American Dresser Image

American Dresser

By Hunter Lanier | September 20, 2018

At first, I was going to describe American Dresser as “Easy Rider, if made by your grandparents.” Then, it occurred to me that Peter Fonda is in his seventies and the late Dennis Hopper would be in his eighties, so Easy Rider was made by somebody’s grandparents. Semantics aside, my original point was to say that the film, written and directed by Carmine Cangialosi, is a sentimental drag. It explores the usual anxieties associated with aging—deterioration, regret, idleness, etc.—but with the intellectual bumpers up.

Our introduction to the story comes on behalf of John Moore (Tom Berenger), who’s grieving his recently departed wife by mixing hard liquor with tears. To torture himself, he begins going through his wife’s things and finds a letter. This letter prompts John to wake his motorcycle from an ancient slumber and hit the road for some good ol’ fashioned, Kerouacian self-discovery. Before leaving, he’s stopped by his old army buddy, Charlie (Keith David), who has his own reasons for seeking adventure. During their travels, they pick up a third wheel, Willie (Carmine Cangialosi), who only seems to have one facial expression at his disposal.  

This letter prompts John to wake his motorcycle from an ancient slumber and hit the road…”

In their travels, the trio hits a number of speed bumps—the metaphorical kind, although some literal speed bumps were present, I’m sure. Among them are a bar fight, an accusation of murder and the occasional bout of infighting. As you’ve probably already guessed, these episodes are meant to illuminate the internal journey that’s occurring in tandem with John and Charlie’s road trip, but the screenplay is too ham-fisted to make any meaningful connections between the two. For a movie about adults and for adults, it takes a disappointingly superficial approach to the themes it raises and, instead, falls back on played-out storytelling devices.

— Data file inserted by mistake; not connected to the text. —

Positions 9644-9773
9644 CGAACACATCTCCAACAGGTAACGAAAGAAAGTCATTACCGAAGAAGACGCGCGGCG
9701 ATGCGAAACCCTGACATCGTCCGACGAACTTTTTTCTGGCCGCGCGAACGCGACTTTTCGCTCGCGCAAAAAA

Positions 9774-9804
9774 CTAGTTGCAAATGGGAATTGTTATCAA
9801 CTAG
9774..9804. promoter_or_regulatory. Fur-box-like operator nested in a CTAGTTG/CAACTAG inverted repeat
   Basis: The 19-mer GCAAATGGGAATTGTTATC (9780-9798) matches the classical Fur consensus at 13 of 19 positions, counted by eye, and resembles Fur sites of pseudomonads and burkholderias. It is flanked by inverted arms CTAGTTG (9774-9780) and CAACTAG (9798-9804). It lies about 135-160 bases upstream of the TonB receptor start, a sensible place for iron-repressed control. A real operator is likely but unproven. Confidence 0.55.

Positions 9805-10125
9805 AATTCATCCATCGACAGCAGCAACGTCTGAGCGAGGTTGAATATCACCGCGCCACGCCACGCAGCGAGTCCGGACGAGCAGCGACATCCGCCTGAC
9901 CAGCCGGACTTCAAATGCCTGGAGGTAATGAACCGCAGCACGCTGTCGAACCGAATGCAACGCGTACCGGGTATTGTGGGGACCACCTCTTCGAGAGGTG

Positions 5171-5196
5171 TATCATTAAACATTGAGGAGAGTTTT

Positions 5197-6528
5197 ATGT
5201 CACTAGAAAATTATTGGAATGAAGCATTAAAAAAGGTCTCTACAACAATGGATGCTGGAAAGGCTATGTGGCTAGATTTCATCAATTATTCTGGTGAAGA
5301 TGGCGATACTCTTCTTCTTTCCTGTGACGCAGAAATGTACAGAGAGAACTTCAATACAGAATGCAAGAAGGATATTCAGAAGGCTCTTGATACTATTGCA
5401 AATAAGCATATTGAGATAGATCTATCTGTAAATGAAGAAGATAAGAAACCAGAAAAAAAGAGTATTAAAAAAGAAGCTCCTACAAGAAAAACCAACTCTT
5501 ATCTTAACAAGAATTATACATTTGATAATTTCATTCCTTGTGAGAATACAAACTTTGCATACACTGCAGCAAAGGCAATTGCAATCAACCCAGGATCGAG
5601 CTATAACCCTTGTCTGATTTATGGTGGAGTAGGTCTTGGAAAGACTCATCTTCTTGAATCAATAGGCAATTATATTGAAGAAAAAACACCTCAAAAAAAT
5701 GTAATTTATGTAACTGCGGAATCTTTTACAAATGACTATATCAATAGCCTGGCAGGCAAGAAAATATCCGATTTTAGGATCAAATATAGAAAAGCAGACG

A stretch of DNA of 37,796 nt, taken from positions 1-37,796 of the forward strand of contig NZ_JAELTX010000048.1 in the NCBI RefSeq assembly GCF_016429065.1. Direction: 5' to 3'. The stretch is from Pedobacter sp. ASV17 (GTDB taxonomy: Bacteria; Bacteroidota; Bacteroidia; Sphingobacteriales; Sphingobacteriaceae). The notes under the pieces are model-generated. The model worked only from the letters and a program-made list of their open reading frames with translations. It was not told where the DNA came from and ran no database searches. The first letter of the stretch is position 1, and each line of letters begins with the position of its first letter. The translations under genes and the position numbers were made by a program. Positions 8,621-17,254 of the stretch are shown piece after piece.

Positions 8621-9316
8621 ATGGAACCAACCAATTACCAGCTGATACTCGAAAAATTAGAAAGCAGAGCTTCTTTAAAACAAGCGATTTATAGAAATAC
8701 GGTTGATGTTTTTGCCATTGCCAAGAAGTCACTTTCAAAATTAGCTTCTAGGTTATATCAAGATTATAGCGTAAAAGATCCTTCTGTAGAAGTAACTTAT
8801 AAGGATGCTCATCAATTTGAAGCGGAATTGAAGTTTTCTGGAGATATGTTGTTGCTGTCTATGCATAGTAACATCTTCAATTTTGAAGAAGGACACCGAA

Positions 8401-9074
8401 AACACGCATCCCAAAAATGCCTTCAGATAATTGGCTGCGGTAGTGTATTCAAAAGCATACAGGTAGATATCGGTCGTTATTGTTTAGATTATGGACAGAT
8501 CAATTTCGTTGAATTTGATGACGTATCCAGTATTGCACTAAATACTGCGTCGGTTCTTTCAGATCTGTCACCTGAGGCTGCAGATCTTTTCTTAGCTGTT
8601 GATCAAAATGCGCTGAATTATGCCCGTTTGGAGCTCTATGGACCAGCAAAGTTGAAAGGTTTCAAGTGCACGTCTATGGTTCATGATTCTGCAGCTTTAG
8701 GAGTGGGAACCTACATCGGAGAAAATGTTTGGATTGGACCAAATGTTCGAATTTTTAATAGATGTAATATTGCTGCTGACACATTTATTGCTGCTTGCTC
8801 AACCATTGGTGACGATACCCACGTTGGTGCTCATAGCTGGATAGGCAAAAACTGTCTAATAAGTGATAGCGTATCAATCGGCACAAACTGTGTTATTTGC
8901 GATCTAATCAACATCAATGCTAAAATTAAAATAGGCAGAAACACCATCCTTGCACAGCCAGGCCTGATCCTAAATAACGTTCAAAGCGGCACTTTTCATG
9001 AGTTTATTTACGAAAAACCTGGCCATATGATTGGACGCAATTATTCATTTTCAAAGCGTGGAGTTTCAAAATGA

The characters are generic enough to have been plucked off a shelf at the idea store, which gives their experiences an inescapable artificiality. Even Keith David’s natural charisma struggles to animate his dialogue. Like the wind carrying a twenty-dollar bill into your open palm, Bruce Dern happens to stumble into frame, playing the local kook, and the movie suddenly becomes watchable; but just as abruptly, Dern is gone and we’re back at it. When it comes to Willie, Cangialosi forgets that stoicism is all about hiding something, so what we end up getting is little more than a mobile tree stump.

In the grand scheme of things, being a tree stump is forgivable, but it’s Cangialosi’s writing and direction that result in a watered-down, emotionally manipulative experience. Whereas another movie might deftly pull on your heartstrings without you realizing it, American Dresser bludgeons your chest open and clumsily strums your heartstrings with a camel’s hoof.

American Dresser (2018) Directed by Carmine Cangialosi. Written by Carmine Cangialosi. Starring Tom Berenger, Keith David, Carmine Cangialosi, Gina Gershon, Penelope Ann Miller, Bruce Dern, Jeff Fahey, Kathrine Narducci, Andrew Bryniarski, Elle McLemore, Jennifer Damiano, Becky O’Donohue.

2 out of 10

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  1. Betty Hill says:

    I thought the movie was great and the scenery was great and the actors were terrific it wouldn’t hurt to have other movies like that

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